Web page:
One of the first takeaways from my initial experience with Linux dealt with the installation of new applications. You shouldn’t assume every setup process will go as smoothly as it does for the majority of Windows programs. In some cases, it will, but it will require a bit of preparation by the software authors to make it so. Take Java, for example. I need Java for Android development, but if you don’t require it, don’t feel like you have to install it. There are some distributions of Linux which include Java by default...Ubuntu is not one of them. Because of this, you must install it yourself, but the process is not as simple as it is with Windows. After searching for a couple days, I discovered this article that walked me through the process. It was very clear and concise, and I especially enjoyed that it told me what to look for after executing each command. It made it very easy for me to check my progress as I went along and keep confident I was doing it right.
Now, with Java installed, I can look at installing Eclipse Classic again.
Tuesday, October 23, 2012
It’s been just over 48 hours since I made the plunge. I chose Ubuntu for my first Linux experience, based on numerous claims it is one of the easiest entry points for Windows users. I'm sure there are many factors skewing my individual experience-a higher comfort level with computer operations in general, existing technical knowledge, the desire to learn rather than the need, and the benefits associated with learning an established technology. All that being said, if you have been on the fence about learning Linux, now's the best time to jump off and do it.
I'm going to try to document my experience as much as I can, which means I may go slower than some may wish. I anticipate a number of bumps as I open my mind to allow something other than Windows in. It's not for lack of trying...old habits are just hard to break. Also, I need to earn a living, so I'll be ping-ponging mentally between Microsoft and Linux on a regular basis. Please forgive me if I need to break service every now and then.
For the techies, the converted laptop is not the strongest system I could have acquired, but it is relatively current and technically solid. It is more powerful than entry level, but not a desktop replacement, unless you bought your desktop preconfigured and paid around $700 USD. It's 64-bit, and I upgraded the memory to 8GB and the hard drive to a 500GB 5400RPM. It ran Windows 7 with little to no hiccups, though the video performance lagged slightly in high definition. Since this would eventually a development machine, I felt confident it would be sufficient for my needs.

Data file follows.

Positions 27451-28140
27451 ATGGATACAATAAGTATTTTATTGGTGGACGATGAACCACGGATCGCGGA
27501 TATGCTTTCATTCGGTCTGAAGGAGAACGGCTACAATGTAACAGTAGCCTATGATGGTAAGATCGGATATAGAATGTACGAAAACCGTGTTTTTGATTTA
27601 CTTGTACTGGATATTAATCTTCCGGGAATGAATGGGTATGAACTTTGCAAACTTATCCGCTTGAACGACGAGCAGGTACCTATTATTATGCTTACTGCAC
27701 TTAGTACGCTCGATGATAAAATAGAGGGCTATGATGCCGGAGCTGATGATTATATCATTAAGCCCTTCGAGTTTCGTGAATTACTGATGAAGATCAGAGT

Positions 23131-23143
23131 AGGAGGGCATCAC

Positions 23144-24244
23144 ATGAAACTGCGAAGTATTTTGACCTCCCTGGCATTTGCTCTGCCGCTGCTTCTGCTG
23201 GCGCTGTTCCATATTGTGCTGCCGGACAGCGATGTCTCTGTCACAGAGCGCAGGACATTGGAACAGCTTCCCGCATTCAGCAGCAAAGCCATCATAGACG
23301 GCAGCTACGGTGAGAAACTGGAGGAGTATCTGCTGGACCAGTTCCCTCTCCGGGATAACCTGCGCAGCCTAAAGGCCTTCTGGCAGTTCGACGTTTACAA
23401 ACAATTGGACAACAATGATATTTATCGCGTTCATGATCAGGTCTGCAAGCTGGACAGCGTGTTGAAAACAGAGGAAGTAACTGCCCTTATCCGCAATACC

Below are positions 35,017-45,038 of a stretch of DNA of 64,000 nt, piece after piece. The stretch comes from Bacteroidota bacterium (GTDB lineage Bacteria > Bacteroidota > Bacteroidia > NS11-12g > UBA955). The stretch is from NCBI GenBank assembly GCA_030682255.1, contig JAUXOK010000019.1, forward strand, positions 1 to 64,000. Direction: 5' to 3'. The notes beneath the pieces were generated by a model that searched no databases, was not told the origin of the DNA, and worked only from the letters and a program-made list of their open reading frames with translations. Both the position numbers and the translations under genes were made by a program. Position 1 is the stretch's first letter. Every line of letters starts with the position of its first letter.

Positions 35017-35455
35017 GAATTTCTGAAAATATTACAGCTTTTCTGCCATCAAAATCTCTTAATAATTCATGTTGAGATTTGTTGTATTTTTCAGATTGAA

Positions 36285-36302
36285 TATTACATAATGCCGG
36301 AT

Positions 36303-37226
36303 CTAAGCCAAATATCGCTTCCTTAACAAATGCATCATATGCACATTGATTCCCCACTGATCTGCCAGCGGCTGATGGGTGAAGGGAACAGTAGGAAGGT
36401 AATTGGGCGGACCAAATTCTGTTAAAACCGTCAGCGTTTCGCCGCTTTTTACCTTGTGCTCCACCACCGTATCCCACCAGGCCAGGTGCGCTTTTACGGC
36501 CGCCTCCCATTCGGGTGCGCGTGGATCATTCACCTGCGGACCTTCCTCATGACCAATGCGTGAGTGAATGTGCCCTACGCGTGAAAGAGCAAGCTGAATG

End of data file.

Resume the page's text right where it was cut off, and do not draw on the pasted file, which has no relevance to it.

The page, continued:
I'll keep you posted on the interesting things I find...
Sunday, October 21, 2012
After a hearty birthday celebration, some people take stock and really think about their next big life adventure. A few will do something healthy, like start an exercise program or cut back on carbohydrates. Others will start saving for their first cruise, or plan a trip to Europe. Some people make a conscious decision to start a business, or study a new subject, like financial investing or French cooking. These are all noble pursuits, and after past birthdays, I tried many of these endeavors and more.
This year, however, I decided to go completely off-book. I did something I never thought I would ever have the courage to do, nor have the need to do. You can only run into walls for so long before you have to decide to take a leap of faith. This birthday, I leapt. It took a long time for me to finally do it, but it wasn't nearly as hard as I thought it would be. As a software developer, one would have assumed I had done it years ago, but it never seemed like the right time to do it...until now. One day after my 49th birthday, I finally installed Linux on one of my laptops.
I can only imagine the response I'm receiving to that last statement, but hear me out first. My career started back in 1984, in the pseudo-Jurassic period of desktop computing when 30MB hard drives cost $900. I’ve seen them come and go...MS-DOS, CompuServe, dBase, 1-2-3, Ventura Publisher, Pagemaker, WordPerfect, Sidekick, Prodigy, QuickBASIC, QEMM, Paradox...the list is vast. The one stable force during all that change for me was Microsoft. Whether it was DOS, Windows, Word, Excel, or even Flight Simulator, one name was a constant fixture. Even during my eight-year love affair with Borland Delphi, Microsoft development tools were the products I loved to hate.
I understood there were companies that did it better. I accepted the instabilities that come with legacy support. I tolerated being the focal point of constant attacks by script kitties and virus authors. I survived years worth of “Patch Tuesdays”. I appreciated when they did things right. I let them know when they did things wrong. Thanks to Microsoft, I’ve been able to get paid to do what I always wanted to do ever since I was 16 years old. I just turned 49 yesterday. I’m not giving up on what once was “The Evil Empire”, because, to be honest, there’s nothing evil about them anymore. Microsoft and I have been together a long time, and that will not change. I’ve got too much time invested and the demand for talent is still high. As far as Linux goes, I doubt we will ever be exclusive. I’m fine with being polyamorous.